Loss and Love

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Point of Departure by Joy Murray

Friday, I woke up to the chirping of a fat little robin fledgling on the window sill by my bed.  My bed is level the window, so it looked me in the eye, and chirped, asking perhaps if I knew where it’s mother was.  It hopped down into the garden and picked around in the dirt, grabbing at sticks and stems in the mulch, but not getting the worm I imagine it was craving.  Soon a slender adult robin swooped down and chirped at the fledgling, then they hopped off, chirping together.

I was still in a state of sleepy, dreamy fog.  I wondered if it was Mary Ruth’s soul, being carried by the little clumsy bird, til she found her new life.  Many cultures believe certain animals carry our souls after we die, until we find our new home.  One summer, I was followed around by blue dragonflies, in the sense that everywhere I went I saw one close by.  Right above my head, on my friend’s car windshield, on the porch when I went outside.  I was convinced it was the same dragonfly, and not part of the abundance of dragonflies we had that year.  I thought it was my brother, keeping an eye on me, protecting me, from where ever he went after he died.

I know this is magical thinking, but I like it.  I think it’s healthy for us, for me, to have stories and myths to believe when we lose loved ones.

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Mary Ruth Robinson at 102

I went with 2 of my friends to see Mary Ruth in her nursing home on Thursday.  I’d called Mary Ruth a few times, but there’d been no answer.  I called the office, and they said she couldn’t answer the phone anymore, that she wasn’t eating, she was sleeping a lot, and that she was talking but not really making sense.

I asked if there was anyway we could visit her.  We couldn’t visit on her 104th birthday because of the virus lockdown.  But they let us come last week.  They took our temperature.  We were given masks, gloves, body wraps, and shoe covers.  They disinfected my wheelchair.  We could go in the room two at a time.

The last time she was sick, she still looked like herself, and the last time we visited, she was well and telling stories, participating in conversations about books and current events.

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Four Friends

But this visit, she was not herself.  She was skeletal and shrunken, her eyes small and cloudy, and set deeper in her face.  She seemed to be staring out from some far away place.  She was mumbling and I couldn’t understand her.  We brought some music and played a little for her.  I stroked her arm and told her I loved her.  My friend said the same.  Mary Ruth tried to understand, tried to respond, but she said to my friend, “I have to go with him.”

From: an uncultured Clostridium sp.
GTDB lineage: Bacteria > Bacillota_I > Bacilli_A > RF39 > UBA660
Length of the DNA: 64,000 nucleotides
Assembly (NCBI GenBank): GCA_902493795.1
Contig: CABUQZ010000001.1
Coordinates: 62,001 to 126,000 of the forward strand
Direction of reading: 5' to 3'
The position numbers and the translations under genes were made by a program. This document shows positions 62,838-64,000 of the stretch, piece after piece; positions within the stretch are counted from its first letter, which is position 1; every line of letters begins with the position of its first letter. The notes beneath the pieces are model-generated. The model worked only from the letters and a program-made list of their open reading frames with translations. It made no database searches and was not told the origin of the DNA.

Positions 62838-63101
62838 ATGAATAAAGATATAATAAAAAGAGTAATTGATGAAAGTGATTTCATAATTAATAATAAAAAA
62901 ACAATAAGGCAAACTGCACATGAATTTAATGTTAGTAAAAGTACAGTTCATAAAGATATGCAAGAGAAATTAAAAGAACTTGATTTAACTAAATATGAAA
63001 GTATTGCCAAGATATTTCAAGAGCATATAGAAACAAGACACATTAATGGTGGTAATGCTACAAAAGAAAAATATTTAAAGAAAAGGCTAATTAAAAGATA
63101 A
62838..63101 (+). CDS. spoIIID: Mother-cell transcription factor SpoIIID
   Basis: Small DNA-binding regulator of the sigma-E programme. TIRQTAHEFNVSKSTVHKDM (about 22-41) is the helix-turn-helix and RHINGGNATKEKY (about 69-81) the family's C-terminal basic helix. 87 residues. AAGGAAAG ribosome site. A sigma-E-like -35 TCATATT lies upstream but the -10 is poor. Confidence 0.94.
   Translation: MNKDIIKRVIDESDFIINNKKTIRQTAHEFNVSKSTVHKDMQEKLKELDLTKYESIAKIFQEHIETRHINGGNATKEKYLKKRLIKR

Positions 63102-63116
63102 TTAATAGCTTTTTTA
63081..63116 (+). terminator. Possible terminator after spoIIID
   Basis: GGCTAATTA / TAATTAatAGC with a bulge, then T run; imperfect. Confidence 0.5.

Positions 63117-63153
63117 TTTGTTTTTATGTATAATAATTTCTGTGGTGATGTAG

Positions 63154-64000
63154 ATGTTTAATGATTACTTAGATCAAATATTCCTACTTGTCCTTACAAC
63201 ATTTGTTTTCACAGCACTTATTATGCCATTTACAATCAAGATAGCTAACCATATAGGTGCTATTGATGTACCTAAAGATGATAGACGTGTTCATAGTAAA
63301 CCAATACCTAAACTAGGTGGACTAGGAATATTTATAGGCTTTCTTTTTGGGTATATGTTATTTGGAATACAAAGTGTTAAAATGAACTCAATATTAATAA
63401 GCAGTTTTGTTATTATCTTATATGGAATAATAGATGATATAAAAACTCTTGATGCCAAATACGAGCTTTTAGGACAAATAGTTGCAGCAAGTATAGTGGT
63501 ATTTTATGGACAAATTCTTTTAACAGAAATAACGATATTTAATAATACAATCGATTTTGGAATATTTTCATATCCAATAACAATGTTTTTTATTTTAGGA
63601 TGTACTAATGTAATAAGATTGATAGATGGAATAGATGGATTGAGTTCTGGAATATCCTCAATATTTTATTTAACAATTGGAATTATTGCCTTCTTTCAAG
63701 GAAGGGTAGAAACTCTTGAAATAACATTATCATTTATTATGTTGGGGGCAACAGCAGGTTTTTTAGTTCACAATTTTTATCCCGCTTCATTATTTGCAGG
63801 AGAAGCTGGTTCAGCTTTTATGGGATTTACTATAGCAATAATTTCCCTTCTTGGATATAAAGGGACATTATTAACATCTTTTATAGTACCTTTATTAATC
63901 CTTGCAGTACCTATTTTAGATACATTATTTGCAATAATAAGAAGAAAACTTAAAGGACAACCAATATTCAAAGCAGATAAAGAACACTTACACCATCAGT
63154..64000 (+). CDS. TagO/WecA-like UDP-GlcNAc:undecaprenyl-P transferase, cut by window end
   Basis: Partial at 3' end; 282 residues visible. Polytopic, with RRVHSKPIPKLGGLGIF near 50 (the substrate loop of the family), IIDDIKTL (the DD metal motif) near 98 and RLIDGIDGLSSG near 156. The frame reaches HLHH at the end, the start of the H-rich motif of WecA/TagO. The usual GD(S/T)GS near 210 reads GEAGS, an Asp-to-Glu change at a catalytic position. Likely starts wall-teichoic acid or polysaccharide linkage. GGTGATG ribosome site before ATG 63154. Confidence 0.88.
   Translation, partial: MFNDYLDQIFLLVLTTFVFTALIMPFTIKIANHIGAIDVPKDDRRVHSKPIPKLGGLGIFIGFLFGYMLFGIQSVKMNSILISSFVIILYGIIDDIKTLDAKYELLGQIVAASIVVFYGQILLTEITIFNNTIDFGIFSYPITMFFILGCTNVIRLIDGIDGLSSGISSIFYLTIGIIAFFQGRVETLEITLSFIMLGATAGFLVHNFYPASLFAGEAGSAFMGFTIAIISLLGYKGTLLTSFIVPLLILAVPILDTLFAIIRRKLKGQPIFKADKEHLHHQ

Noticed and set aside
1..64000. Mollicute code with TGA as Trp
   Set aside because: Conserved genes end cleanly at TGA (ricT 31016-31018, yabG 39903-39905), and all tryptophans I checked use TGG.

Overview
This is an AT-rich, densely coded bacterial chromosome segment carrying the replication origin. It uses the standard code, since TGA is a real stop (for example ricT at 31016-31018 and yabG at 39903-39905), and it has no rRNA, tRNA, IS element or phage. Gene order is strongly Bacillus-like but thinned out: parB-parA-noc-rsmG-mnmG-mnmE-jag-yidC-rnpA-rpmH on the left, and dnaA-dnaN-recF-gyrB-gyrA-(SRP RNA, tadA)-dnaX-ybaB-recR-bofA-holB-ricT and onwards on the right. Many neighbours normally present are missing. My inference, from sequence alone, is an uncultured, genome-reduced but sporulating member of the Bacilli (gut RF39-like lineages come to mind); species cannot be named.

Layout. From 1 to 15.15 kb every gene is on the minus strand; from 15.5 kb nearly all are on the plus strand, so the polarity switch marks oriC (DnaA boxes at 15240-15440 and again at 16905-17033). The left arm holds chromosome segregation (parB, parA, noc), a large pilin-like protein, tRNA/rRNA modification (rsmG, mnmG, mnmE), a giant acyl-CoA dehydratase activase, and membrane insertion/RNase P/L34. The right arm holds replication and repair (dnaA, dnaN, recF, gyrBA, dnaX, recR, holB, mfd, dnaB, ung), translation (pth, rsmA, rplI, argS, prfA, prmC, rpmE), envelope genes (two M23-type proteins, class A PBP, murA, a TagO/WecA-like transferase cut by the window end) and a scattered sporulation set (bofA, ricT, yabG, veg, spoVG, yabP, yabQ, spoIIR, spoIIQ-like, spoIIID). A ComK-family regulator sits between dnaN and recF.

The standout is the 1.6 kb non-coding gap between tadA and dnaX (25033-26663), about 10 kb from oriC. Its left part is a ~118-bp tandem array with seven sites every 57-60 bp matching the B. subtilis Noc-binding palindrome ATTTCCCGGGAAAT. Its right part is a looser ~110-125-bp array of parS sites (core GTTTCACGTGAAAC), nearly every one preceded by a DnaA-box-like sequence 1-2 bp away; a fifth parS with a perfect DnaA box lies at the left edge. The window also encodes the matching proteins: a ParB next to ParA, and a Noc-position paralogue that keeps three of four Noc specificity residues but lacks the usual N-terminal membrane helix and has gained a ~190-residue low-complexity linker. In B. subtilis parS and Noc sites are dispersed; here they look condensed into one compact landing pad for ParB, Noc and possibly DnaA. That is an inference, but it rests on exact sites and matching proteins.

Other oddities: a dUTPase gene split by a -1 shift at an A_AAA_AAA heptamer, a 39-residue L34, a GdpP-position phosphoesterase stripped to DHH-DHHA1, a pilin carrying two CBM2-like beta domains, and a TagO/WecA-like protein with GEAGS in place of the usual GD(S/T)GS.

I stayed in the room but my friends changed places, and the other friend came in with her high sing songy voice and said hello to Mary Ruth, and that we love her.  And clear as a bell, Mary Ruth loudly said I love you, too.  Then she sunk back down into herself, doing what she had to do to leave that old body of hers.

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Mary Ruth’s Hands

I wondered how she would be if Marfan’s disease hadn’t crippled her so badly, bones deteriorating for the last 3 decades.  When I met her, she was 6’3″ I think.  Tall, strong, impressive, and gentle, kind, and adventurous.

In her 90s, she lost one foot, and over time her hands had finally stopped working altogether.  Up until recently, she was still alive in so many ways, but the physical struggle was hard, and the isolation of the nursing home was hard for her, though she made many friends among the staff and residents.

And yesterday, Sunday, July 5th, she left that old body behind and went on to her next life.  Complications from old age.  I like to think she is flying around somewhere, or that she is in that place of sunshine and beautiful plants she spoke of when she was sick over the winter.

You are my friend, you are my spiritual grandmother, you are always in my heart.  I learned so much from  you, you left me braver and smarter.  You gave me a way to accept pain and loss.  You built a bridge to help me cross over obstacles and to not let anyone steal my need for justice, for peace.  You gave me a way to live up to my name.  You gave me joy.

Thank you eternally for living your best life and sharing it so freely.   Thank you for becoming one of the best parts of me.

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Spirit Bird, Watercolor on papyrus, by Joy Murray 2013